When in Rome: How to make the most of your visit

When in Rome: How to make the most of your visit

You know how they say that Rome wasn’t built in a day? The same can be said for travelling in the city: there is just NO WAY you could only spend an afternoon there. This is by far one of my favourite destinations, offering a crazy amount of history, incredible dining, beautiful scenery and Italian hospitality. I have yet to meet a person who’s visited Rome who didn’t fall completely in love with it.



Now, where to go? Even if you meticulously plan your Italy itinerary ahead of time, there’s a good chance you will still see a landmark that hundreds of tourists are taking photos of and wonder, ‘What’s that?’ Places like the Spanish Steps, Trevi Fountain and Piazza Navona will only command about 20 minutes of your time, but landmarks like the Vatican and Colosseum need at least half a day each, if not more.

Trevi Fountain.
Trevi Fountain.

It’s also VERY IMPORTANT to be aware of timing. I once missed getting into the Vatican Museum by about 15 minutes, because we didn’t make it on time for the final admission—despite closing time being hours away. While waiting in queues, you will occasionally be offered the ‘chance’ to buy a ticket to skip the line. A few people ahead of me in the Vatican line one morning paid about €20 for this option—and lo and behold, I was only about four feet behind them in the ticket line when the admission office opened. In summary: pay your way to the front at your own risk.

RELATED: Top 5 tips for visiting the Vatican in Rome, Italy

Quick list of attractions (prices and times as of 2013)

  • Colosseum: €9 for a two day pass. Open 8:30am-6:15pm. Includes admission to the Palatine (gardens and ruins) and the Roman Forum which is open from 8:30am-7:30pm Monday to Saturday, and from 8:30am-6:15pm on Sunday.
  • Saint Peter’s Basilica: Free, open from 7am-7pm
  • Vatican Museums: €14, open from 9am-4pm Monday-Saturday, 9am-12:30pm on Sunday (closes at 2pm)
  • Tickets for the Papal address: apply online or join the queue in St. Peter’s Square on Tuesdays.
  • Castel Sant’Angelo: €8, open 9am-7pm April through September. Open 9am-2pm October through March. Last admission one hour before closing time.


I managed to book a fantastic bed and breakfast close to the Vatican called At Your Place. The owner Luca is incredibly friendly and is up every morning to serve guests hand crafted lattes, pastries, eggs and fresh buffalo cheese. Not only is he a gold mine of information for inquisitive travellers like myself, but he even wrangled up some tickets for us to the weekly Papal address, which saved us from lining up for hours in St. Peter’s Square. There are a plethora of options when it comes to accommodations in Rome, which will run you an average of €110 per night for a private, double room. If you can, pick a place close to the city centre, as most of the major highlights are within walking distance. There is definitely something to be said for staying in a more intimate place like a hostel or bed and breakfast, where Italian hospitality will be on full display.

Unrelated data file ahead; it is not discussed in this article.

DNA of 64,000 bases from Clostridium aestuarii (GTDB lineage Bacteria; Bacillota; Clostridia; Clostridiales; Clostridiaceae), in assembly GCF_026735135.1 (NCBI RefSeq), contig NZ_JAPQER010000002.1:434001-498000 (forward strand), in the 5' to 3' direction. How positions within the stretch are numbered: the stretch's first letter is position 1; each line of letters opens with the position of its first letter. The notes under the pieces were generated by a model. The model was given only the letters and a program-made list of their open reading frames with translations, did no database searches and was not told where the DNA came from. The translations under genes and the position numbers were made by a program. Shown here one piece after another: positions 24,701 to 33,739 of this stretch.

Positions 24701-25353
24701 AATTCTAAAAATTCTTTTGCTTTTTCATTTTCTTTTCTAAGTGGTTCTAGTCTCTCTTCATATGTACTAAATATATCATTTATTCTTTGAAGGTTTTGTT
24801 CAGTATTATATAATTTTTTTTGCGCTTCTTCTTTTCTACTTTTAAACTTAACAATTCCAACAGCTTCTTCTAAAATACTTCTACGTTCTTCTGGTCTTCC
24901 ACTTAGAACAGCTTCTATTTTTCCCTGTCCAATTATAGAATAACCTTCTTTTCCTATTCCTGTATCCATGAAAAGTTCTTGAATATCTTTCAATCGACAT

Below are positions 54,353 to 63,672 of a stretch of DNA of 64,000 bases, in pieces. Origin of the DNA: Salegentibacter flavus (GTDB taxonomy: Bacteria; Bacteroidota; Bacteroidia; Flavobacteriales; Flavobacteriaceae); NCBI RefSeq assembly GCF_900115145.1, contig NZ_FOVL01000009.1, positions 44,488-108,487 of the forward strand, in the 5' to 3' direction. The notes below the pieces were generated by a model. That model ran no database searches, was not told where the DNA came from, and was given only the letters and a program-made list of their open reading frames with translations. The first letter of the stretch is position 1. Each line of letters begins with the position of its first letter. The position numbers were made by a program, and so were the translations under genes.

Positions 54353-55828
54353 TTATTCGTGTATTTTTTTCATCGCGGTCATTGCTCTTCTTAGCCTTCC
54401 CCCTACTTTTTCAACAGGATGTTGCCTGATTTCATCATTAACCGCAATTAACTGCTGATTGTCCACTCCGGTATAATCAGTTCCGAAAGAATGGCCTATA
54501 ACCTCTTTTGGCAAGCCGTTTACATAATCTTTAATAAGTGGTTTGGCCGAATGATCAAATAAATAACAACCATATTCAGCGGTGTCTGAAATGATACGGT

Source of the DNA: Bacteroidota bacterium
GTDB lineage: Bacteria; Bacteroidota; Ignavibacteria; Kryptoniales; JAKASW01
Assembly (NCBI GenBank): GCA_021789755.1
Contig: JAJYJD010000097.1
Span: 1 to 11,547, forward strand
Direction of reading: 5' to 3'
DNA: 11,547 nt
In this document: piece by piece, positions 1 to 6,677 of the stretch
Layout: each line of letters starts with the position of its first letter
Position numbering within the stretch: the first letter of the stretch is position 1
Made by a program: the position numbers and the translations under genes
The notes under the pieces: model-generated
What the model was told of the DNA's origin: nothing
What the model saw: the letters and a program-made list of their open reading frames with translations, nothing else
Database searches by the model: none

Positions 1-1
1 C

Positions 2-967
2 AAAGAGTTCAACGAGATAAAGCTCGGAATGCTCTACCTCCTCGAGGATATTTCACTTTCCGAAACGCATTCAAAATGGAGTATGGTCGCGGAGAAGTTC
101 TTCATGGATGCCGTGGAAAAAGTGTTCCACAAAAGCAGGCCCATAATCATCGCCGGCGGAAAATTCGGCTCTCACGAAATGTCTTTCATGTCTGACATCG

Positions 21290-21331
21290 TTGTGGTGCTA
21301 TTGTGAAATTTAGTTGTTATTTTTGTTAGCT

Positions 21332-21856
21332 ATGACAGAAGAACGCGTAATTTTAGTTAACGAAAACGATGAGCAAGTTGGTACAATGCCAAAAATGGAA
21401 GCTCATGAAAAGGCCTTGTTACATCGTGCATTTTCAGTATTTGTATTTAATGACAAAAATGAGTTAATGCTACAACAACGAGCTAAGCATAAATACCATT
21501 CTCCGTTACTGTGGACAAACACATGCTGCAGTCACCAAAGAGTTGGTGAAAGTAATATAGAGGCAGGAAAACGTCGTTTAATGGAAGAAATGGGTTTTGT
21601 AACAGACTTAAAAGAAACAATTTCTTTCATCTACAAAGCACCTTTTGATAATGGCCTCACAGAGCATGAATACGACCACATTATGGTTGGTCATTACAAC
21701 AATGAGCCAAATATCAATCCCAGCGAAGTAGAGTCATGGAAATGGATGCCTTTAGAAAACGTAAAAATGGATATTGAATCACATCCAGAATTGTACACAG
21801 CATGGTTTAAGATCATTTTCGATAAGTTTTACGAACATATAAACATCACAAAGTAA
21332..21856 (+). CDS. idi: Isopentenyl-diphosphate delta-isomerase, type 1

Tips for visiting the Vatican in Italy


When you land at Fiumicino Airport, a crush of tourists battle it out with drivers all pining for their business. If you hop into an official taxi, which is white, it costs about €40 to get to the city centre.

Make sure you get into an authorized one, as a number of drivers outfit their cars to look like cabs, then will try and charge you much more when you reach your destination despite agreeing on a price before. Sadly, I learned this one the hard way.

You can also get into town by train, bus or shuttle bus—all good, economical options.

In and around Rome, you can get to many landmarks by walking. There are just so many things to see that it seems like you stumble across some ancient ruin or towering building every five minutes. That being said, it makes for a long day. Try to figure out the bus routes beforehand so you can get a ride home, or spring for a Hop On-Hop Off bus tour, where you can board a double-decker bus that will drop you off at landmarks around the city.  It will set you back about €19, but save your aching feet.


The greatest thing about Rome is you can’t get a bad meal. If there’s one thing Italians can do, it’s cook, and this country is carb heaven (here are some tips if you happen to have a gluten-free diet).

Enjoy an appetizer of brushetta followed by a margarita pizza—that won’t be cut into slices for you, FYI—or the pasta offering of the day, complemented by a cold glass of Prosecco to start, wine with your meal, then a shot of Limoncello to top it all off.  No visit to Roma would be complete without popping into a gelato shop for a tasty treat to cool off.

When it comes time to pay the bill, remember that a service charge will be included on your bill. It usually ranges from 1 to €3, and counts as your tip. However, if you get exceptional service, feel free to throw a few more euros their way. Again, it’s hard to find a bad restaurant in this city, but for exceptional dining head to the Trastevere district. It boasts an excellent selection of authentic Roman restaurants, café and bars, while quaint streets lit with lanterns make for a romantic walk back to your hotel.

All in all, you won’t regret booking a trip to fabulous Rome. Make sure you give yourself plenty of time to explore the city and surrounding areas, bring a great camera and a healthy appetite. And finally, when in Rome…


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Why you should skip Venice and stay in Lido

A guide to Pisa—including that leaning tower



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